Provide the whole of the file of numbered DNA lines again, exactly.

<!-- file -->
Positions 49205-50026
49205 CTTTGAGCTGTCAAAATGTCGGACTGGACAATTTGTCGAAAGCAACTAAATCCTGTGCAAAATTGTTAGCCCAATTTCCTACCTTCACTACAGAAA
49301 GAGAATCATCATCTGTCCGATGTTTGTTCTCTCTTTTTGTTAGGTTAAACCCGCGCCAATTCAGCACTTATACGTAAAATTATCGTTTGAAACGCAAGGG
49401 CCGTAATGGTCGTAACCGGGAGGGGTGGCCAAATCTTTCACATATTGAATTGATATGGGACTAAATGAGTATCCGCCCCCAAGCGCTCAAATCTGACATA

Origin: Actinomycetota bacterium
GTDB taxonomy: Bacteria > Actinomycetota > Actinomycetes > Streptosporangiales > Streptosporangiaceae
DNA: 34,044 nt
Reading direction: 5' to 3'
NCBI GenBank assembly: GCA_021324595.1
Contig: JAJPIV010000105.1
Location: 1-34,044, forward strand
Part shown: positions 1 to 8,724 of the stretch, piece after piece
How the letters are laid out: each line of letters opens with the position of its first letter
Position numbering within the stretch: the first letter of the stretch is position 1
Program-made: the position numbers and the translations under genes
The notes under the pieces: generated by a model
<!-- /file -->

Positions 49205-50026
49205 CTTTGAGCTGTCAAAATGTCGGACTGGACAATTTGTCGAAAGCAACTAAATCCTGTGCAAAATTGTTAGCCCAATTTCCTACCTTCACTACAGAAA
49301 GAGAATCATCATCTGTCCGATGTTTGTTCTCTCTTTTTGTTAGGTTAAACCCGCGCCAATTCAGCACTTATACGTAAAATTATCGTTTGAAACGCAAGGG
49401 CCGTAATGGTCGTAACCGGGAGGGGTGGCCAAATCTTTCACATATTGAATTGATATGGGACTAAATGAGTATCCGCCCCCAAGCGCTCAAATCTGACATA

Origin: Actinomycetota bacterium
GTDB taxonomy: Bacteria > Actinomycetota > Actinomycetes > Streptosporangiales > Streptosporangiaceae
DNA: 34,044 nt
Reading direction: 5' to 3'
NCBI GenBank assembly: GCA_021324595.1
Contig: JAJPIV010000105.1
Location: 1-34,044, forward strand
Part shown: positions 1 to 8,724 of the stretch, piece after piece
How the letters are laid out: each line of letters opens with the position of its first letter
Position numbering within the stretch: the first letter of the stretch is position 1
Program-made: the position numbers and the translations under genes
The notes under the pieces: generated by a model